Mitigating against the Death Penalty

April 27, 2020 | Jai Brunner



Source: Wikimedia Commons; Austin Country Jail Museum


Last month, on 20 March 2020, the State hung four of the accused in the Nirbhaya rape case. These are the first executions in India in roughly five years. Prior to this, the State had only executed four persons in the past two decades. This despite the fact that trial courts have sentenced to death an average of 121 persons per year between 2000 and 2018, according to Project 39A. Why such a discrepancy? Among other things, a majority of death sentences are overturned by the appellate courts.


The Supreme Court has set the bar very high for awarding the death sentence. As established in Bachan Singh v. the State of Punjab, the State must show that a crime falls into the ‘rarest of the rare’ category, for it to justify a death sentence.


Since what constitutes the rarest of the rare depends on the facts of each case, the Supreme Court is continuously developing its jurisprudence on the death penalty. Just last year, in 2019, the Court developed important new guidelines for death penalty cases in Accused ‘X’ v. the State of Maharashtra and Anokhilal v. State of Madhya Pradesh. Both were established by three-judge benches.


Post-conviction mental illness


In Accused ‘X’, the Court was deciding whether to overturn a death sentence on the ground that the accused suffered from post-conviction mental illness. The accused had been found guilty of raping and murdering two young girls in 1999. After more than 15 years in prison, the Supreme Court recognized he had begun to suffer from mental illness while awaiting his execution.



Authoring a unanimous judgment in the review petition, Justice N.V. Ramana reasoned that for a court to sentence an accused to death, the accused must comprehend why they are receiving this sentence. He held that the accused’s mental disability prevented him from understanding his death sentence. To sentence him to death would be to violate Articles 20 and 21 of the Constitution, he concluded. To ensure that death sentences are only commuted in cases of severe mental disability, he issued guidelines on how courts should assess post-conviction mental illness.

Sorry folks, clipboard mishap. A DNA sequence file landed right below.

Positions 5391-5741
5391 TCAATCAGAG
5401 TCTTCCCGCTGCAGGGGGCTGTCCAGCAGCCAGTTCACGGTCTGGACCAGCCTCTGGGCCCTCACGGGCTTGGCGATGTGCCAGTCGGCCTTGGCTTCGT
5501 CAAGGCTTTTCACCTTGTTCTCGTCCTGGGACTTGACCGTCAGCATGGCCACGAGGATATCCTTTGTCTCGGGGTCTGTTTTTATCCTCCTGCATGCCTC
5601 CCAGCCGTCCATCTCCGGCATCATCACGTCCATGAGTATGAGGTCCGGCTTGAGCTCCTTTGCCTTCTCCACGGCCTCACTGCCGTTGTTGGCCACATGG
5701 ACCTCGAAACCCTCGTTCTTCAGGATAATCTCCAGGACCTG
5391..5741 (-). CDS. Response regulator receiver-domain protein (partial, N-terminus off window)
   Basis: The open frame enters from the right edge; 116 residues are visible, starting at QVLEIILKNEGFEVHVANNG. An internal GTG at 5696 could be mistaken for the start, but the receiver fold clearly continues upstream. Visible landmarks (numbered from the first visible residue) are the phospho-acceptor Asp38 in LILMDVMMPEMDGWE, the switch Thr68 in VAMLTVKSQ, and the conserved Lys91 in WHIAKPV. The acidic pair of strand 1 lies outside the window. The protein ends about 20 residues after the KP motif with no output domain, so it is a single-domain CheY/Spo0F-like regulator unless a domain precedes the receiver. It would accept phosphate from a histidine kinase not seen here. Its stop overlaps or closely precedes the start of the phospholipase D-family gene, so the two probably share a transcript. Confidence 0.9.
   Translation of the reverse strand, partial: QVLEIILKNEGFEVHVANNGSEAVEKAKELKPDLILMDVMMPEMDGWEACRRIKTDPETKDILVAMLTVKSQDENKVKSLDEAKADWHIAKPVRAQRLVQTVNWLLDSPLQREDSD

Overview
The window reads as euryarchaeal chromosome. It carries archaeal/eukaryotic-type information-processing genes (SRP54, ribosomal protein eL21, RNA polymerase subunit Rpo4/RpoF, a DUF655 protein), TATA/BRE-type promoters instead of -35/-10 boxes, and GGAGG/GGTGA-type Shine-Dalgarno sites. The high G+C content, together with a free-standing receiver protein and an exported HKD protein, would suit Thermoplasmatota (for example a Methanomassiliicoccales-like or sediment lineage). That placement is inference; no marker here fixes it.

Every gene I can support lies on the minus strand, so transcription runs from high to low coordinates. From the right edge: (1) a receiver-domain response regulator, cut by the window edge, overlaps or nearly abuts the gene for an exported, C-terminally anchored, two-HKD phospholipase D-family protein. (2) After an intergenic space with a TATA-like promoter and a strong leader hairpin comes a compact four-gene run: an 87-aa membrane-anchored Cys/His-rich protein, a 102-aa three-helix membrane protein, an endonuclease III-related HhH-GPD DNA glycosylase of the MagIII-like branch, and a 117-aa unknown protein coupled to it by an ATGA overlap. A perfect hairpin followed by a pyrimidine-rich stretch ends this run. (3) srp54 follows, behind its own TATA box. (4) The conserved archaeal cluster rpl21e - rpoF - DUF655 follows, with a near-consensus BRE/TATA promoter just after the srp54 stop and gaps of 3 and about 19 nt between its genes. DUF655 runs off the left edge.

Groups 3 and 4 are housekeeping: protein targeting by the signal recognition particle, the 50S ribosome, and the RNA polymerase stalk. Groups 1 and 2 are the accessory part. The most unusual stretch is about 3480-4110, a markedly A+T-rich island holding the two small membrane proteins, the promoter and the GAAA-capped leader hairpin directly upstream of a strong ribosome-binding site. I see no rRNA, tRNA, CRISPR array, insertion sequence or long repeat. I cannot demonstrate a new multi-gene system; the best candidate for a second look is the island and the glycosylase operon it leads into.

Adequate legal aid


In Anokhilal, the Court was grappling with whether the accused had adequate legal representation during his original trial. In 2013, the police filed charges against the accused of raping and murdering a 9-year old girl, under provisions of the IPC and POCSO Act. Since he couldn’t afford legal representation, the trial court assigned him an advocated via the Legal Aid Services. However, on the day charges were framed against him, his advocate never showed up and was replaced at the last minute.


In a unanimous judgment, Justice U.U. Lalit held that the accused’s counsel lacked sufficient time to be able to represent him. He held this violated the accused’s right to a fair trial, an integral part of Article 21 of the Constitution. He remitted the case back to the trial court, being careful to offer no observations on the accused’s guilt or innocence. Reflecting on the need to prevent this from occurring again, he made instructions for ensuring that persons facing the death penalty receive adequate legal aid.


Both these judgments set out important guidelines for ensuring that no person is unjustly sentenced to death. It remains to be seen what effect they will have on death sentencing moving forward. While Accused ‘X’ is likely to result in more commutations, Anokhilal may have the opposite effect. Ensuring adequate legal representation at the trial court stage could result in more well-reasoned judgments, which are in turn less likely to be overturned at the appellate stage.

Jai Brunner


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